I'm keeping track of my own ruminations in a separate file.
And here's a link to some especially interesting quotations from the book.
What this seems to me to come down to (as I look back on the process of gathering) is the observation that reading leads to more reading.
Some links on Black Holes
Perturbing the Oort Cloud (American Scientist Jan 1997)
The Comet Primer
Some links on the Science of Complexity
On The Mechanics of Star Formation: Binary Stars and Nemesis (Developed and all rights reserved by Max Domaschko, PhD; found by an AltaVista search for 'nemesis' near 'solar')
COSMIC ANCESTRY: Life comes from space because life comes from life from www.panspermia.org
A reader encounters jargon and fashions in intellectual communication, some of which can be pretty impenetrable. A recent episode in the sniping wars amongst scholars centered on the publication of Alan Sokal's Transgressing the Boundaries: Towards a Transformative Hermeneutics of Quantum Gravity , which kicked up quite a stink. Not much to do with Dyson, or at least not directly.
Some Central Dogma links
In 1958, Francis Crick summarized the then dimly perceived relationships among DNA, RNA, and protein in a flow scheme he described as the central dogma of molecular biology: DNA directs its own replication and its trasncription to RNA which, in turn, directs its translation to proteins.
The peculiar use of the word "dogma", one definition of which is a religious doctrine that the true believer cannot doubt, stemmed from a misunderstanding. When Crick formulated the central dogma, he was under the impression that "dogma" meant "an idea for which there was no reasonable evidence".
Biochemistry, 2nd ed. Voet and Voet. (pg915)
Some 'origin of metabolism' links:
Another frequently cited bit:
An industry which is able to react in three years will find the game stimulating and enjoyable, and the people who do the work will experience the pleasant sensation of being able to cope. An industry which takes twelve years to react will be perpetually too late, and the people running the industry will experience sensations of paralysis and demoralization. It seems that the critical time for reaction is about five years. If you can react within five years, with a bit of luck you are in good shape. If you take longer than five years, with a bit of bad luck you are in bad trouble. (144-5)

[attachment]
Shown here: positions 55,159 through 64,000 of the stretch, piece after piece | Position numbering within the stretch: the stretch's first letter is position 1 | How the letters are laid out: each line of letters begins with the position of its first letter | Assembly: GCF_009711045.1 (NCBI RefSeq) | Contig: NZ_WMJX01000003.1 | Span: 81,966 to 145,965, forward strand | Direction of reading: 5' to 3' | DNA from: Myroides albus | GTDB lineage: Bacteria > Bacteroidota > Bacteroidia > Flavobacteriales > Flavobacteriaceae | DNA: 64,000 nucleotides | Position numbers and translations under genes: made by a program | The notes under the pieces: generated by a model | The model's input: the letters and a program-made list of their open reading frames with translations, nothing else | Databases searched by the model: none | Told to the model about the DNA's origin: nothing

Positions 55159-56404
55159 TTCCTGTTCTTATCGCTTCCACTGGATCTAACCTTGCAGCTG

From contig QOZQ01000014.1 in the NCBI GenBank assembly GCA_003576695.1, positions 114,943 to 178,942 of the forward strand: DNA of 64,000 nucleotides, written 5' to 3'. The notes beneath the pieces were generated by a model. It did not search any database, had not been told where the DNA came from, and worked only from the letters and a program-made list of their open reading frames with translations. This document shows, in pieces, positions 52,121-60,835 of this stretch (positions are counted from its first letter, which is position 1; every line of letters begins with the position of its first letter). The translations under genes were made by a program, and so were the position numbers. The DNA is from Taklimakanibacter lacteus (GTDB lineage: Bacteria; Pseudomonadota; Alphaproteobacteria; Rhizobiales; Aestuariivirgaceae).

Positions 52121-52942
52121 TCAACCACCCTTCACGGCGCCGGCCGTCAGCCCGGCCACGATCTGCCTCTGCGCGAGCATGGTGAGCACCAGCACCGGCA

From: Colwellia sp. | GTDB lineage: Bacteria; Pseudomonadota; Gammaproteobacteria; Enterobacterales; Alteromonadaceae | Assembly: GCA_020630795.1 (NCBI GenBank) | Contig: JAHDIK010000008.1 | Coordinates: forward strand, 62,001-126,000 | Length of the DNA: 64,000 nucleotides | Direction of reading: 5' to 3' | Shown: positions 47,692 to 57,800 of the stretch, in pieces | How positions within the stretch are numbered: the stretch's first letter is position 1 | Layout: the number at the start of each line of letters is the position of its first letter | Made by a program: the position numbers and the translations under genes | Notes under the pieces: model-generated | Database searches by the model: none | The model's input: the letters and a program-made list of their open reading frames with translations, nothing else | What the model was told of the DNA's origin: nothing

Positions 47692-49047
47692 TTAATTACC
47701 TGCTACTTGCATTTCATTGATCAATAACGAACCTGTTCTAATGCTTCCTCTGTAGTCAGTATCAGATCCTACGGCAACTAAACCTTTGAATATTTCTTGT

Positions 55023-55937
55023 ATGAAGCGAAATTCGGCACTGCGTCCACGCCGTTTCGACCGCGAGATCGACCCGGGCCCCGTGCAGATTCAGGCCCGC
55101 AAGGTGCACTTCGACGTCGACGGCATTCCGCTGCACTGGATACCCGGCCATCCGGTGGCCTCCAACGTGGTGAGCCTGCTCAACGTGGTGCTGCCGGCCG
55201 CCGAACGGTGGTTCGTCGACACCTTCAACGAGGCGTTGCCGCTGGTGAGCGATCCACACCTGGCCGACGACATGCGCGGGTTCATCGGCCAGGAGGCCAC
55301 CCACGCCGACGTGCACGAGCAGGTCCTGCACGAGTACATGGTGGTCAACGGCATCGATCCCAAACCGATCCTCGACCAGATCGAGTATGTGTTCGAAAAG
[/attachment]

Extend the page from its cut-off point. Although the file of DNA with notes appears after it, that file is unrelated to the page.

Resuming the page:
Dyson's treatment of the history of nuclear energy doesn't seem to mention the problem of spent nuclear fuel. It occurred to me to gather a few links on that subject:
So long as it is allowed to fail, nuclear energy can do no great harm. But the characteristic feature of an ideologically driven technology is that it is not allowed to fail. And that is why nuclear energy got into trouble. The ideology said that nuclear energy must win. The promoters of nuclear energy believed as a matter of faith that it would be safe and clean and cheap and a blessing to humanity. When evidence to the contrary emerged, the promoters found ways to ignore the evidence. They wrote the rules of the game so that nuclear energy could not lose. The rules for cost-accounting were written so that the cost of nuclear electricuty did not include the huge public investments that had been made to develop the technology and manufacture the fuel. The rules for reactor safety were written so that the type of light-water reactor originally developed by the United States Navy for propelling submarines was by definition safe. The rules for environmental cleanliness were written so that the ultimate disposal of spent fuel and worn-out machinery was left out of consideration... (34-36)
Of genetic engineering: one appropriate question is what's happened to this domain in the 9 years since Dyson wrote? Are his comments prescient, or beside the point?
A quick YAHOO! search for 'genetic engineering' turns up several interesting-looking links across the spectrum:
For science to be great it must involve surprises, it must bring discoveries of things nobody had expected or imagined. (165)
Knowledge Acquired from the Hipparchos Programme
Dyson Sphere FAQ